One of the mildly annoying manifestations of anti-male sexism in our society is that when a negative quality is being portrayed, and it could just as easily be a male or a female behaving badly, it will almost always be the male. One example of this is editorial cartoons about Global Warming, which would make one think that only men pollute, consume, or have a carbon footprint. To see some examples, click here.
Newsweek had another example recently in Sharon Begley’s article Why Grandpa Says Inappropriate Things (9/25/07). The article’s point is that older people tend to have a harder time stopping themselves from voicing inappropriate thoughts, so they’re more likely to voice a racist thought than a young person. Fair enough, I guess, but Newsweek needed an example of a “racist” older person, and everybody reading this knows damn well that it ain’t gonna be an example of a racist woman–it’s going to be a racist man.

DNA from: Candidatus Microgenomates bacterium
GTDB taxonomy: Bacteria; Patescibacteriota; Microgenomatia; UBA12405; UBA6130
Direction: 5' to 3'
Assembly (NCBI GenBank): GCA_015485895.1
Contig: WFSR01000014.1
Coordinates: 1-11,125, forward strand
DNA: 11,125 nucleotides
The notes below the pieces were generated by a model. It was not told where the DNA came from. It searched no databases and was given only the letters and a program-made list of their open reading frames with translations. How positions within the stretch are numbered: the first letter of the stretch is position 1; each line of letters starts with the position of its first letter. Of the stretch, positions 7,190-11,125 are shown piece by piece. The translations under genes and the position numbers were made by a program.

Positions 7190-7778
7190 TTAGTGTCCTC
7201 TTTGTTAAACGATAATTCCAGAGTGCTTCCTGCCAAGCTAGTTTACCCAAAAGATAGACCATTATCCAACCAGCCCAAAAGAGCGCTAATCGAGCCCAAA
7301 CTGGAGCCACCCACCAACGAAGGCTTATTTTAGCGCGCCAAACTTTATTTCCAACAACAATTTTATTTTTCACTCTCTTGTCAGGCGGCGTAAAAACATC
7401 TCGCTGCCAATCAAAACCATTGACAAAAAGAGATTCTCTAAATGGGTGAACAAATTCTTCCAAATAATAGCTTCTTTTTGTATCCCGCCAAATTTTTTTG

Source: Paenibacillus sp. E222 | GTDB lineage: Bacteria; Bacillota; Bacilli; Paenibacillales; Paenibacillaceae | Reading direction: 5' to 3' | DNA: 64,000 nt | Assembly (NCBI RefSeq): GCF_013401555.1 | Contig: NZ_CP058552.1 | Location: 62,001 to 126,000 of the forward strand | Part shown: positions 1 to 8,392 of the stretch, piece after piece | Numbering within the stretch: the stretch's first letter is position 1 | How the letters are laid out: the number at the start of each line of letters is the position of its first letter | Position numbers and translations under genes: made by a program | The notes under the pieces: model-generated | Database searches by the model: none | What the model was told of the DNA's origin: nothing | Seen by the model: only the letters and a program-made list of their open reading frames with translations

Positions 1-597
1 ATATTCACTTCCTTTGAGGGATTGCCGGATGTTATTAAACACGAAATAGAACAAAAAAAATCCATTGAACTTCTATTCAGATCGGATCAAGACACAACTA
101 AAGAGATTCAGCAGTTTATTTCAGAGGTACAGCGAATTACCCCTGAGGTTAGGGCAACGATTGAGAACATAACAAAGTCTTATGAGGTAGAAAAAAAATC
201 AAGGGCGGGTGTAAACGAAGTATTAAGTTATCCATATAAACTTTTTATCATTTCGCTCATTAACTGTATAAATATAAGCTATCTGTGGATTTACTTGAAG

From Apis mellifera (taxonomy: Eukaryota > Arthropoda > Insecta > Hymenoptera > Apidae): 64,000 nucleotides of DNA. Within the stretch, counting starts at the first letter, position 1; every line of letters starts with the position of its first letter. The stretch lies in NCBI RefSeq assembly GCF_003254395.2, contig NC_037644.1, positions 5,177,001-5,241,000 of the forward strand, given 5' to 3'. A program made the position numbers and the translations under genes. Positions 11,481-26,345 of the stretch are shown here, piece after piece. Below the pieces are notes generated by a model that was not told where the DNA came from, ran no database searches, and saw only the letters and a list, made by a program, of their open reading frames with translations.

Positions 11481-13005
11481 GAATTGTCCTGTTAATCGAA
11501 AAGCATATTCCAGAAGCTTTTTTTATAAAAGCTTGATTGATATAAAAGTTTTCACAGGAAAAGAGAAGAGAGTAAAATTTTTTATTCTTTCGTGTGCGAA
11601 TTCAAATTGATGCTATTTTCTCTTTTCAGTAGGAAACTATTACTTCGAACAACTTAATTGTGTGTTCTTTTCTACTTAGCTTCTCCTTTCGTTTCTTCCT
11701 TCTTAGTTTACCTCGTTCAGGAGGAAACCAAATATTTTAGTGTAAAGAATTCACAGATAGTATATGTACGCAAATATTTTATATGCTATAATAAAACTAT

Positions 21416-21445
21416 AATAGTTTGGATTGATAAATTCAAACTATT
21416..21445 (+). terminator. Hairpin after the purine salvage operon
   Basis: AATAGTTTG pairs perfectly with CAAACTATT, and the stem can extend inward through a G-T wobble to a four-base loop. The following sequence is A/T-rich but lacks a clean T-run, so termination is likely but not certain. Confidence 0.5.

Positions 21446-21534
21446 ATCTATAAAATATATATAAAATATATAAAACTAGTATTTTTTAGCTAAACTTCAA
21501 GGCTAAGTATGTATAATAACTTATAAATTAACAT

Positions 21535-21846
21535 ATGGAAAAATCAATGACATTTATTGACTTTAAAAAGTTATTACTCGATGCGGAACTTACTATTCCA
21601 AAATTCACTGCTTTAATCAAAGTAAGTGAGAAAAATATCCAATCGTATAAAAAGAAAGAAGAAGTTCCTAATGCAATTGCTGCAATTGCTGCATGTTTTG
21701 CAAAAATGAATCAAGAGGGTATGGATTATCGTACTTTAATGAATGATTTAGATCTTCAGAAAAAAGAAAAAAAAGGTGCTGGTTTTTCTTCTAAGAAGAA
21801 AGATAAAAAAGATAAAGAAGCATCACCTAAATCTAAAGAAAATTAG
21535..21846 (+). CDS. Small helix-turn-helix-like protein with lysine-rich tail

It’s interesting, too, that the example of racism here is a very poor one–an elderly man refers to a young African-American woman as “colored.” As the author notes, that’s probably just because the man was “raised in an era when ‘colored’ was acceptable.” Well, I remember as a boy that my paternal grandfather referred to African-Americans as “colored,” too, and it wasn’t meant as racist–that was the phrase he grew up with.
(I don’t know whether my grandfather was racist or not, but he did have a black truckdriver for his produce business, which in his town and in his time was a little unusual. My father often told me that my grandmother was racist, and would wring her hands every time my father, as a teenager, would go off on one of his favorite subjects–how America mistreats blacks. My dad and Buster, the black truckdriver, were big Brooklyn Dodger fans. In Jackie Robinson’s rookie year, 1947, my dad would listen to Dodger broadcasts so he could tell Buster how well Robinson did.)
The mildly annoying Newsweek article can be seen here.